Author: Liz Dawes

A couple of weeks ago Helen Grant, the Minister for Sport and Equalities, gave an interview to the Telegraph about how we can improve the number of women who participate in sport

The resulting media coverage was unfair to Grant, suggesting that she thought women should do elegant, more gentle activities, if traditional sports made them feel unfeminine.  I suspect that few people who criticised her actually read what she said.  If you want to see for yourself, then the whole interview is here.

There is nothing wrong with her basic suggestion that women should be given a wide choice of activities, and should not have to participate in something that makes them uncomfortable.  Perhaps her words should have been chosen more carefully, but to label Grant sexist is plain nonsense.

What caught my eye though, and seems to have been completely overlooked, is this paragraph from the interview:

“When it comes to sports, it is always the same issues that tend to put women off from participating: finding the time, childcare and work, and viewing sport as ‘unfeminine’ – as almost half of UK schoolgirls think that sweating is “not feminine.”

What was not addressed in the interview – and what I was so disheartened to see – was that statistic from girls in school.  Almost half the girls in our schools will consider avoiding a fun, healthy, sociable activity in case they are seen as “unfeminine”.  While the boys are running around rugby and football pitches, building teams, learning skills, exercising, the girls are fretting about how it might make them look.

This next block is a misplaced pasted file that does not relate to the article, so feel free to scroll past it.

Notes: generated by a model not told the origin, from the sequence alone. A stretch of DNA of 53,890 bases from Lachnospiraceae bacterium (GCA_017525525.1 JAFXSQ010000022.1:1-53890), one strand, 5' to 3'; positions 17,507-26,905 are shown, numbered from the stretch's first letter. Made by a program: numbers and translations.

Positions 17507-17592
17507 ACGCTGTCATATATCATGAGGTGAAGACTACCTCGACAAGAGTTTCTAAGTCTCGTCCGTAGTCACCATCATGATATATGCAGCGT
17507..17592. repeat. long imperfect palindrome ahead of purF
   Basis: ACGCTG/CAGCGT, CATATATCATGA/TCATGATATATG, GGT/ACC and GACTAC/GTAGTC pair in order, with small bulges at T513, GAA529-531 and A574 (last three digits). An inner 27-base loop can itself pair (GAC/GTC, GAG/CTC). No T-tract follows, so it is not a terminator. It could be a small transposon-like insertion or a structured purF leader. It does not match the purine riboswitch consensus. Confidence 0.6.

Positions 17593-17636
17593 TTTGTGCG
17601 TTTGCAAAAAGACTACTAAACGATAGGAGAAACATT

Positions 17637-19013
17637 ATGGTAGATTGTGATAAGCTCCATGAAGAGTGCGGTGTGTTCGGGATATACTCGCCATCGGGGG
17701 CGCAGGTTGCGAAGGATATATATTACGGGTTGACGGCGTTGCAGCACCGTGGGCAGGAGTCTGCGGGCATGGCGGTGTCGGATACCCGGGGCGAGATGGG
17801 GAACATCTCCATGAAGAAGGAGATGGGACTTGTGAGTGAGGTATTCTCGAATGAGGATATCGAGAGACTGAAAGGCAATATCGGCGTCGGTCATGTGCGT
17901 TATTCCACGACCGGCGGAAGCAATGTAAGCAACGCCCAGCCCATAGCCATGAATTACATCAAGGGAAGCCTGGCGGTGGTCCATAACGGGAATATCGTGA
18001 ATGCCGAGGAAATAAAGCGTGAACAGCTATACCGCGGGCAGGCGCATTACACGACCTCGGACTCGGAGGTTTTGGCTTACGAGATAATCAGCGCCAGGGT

It’s statistics like this that remind me just how far we have to go before girls feel free enough from the pressures of what they look like to be truly equal to men.

And that’s the part I wish Grant had commented on.  Instead of telling us that we should give those girls what they want, something radiant and pretty, I wish she had been able to sit them down and tell them what a waste of their time and self-esteem it is to be so focussed, at such a young age, on how they look.  To find out where on earth they got that idea of what is “feminine” and to reassure them that playing and running and feeling free to join in sports could never make you less “female”.  It’s sad to think that girls feel the pressure, while still at school, to consider their femininity, and therefore their attractiveness, in everything that they do.  Will I look pretty if I do this?  Will I feel unattractive? How will people see me?  These are not questions our school children should have to ask.  It frames and limits everything they do with an idea of being female that is already inferior to the men.

Boys don’t care about this stuff, they just enjoy it.  And the moment girls allow themselves to do the same, is the moment when they really will be equals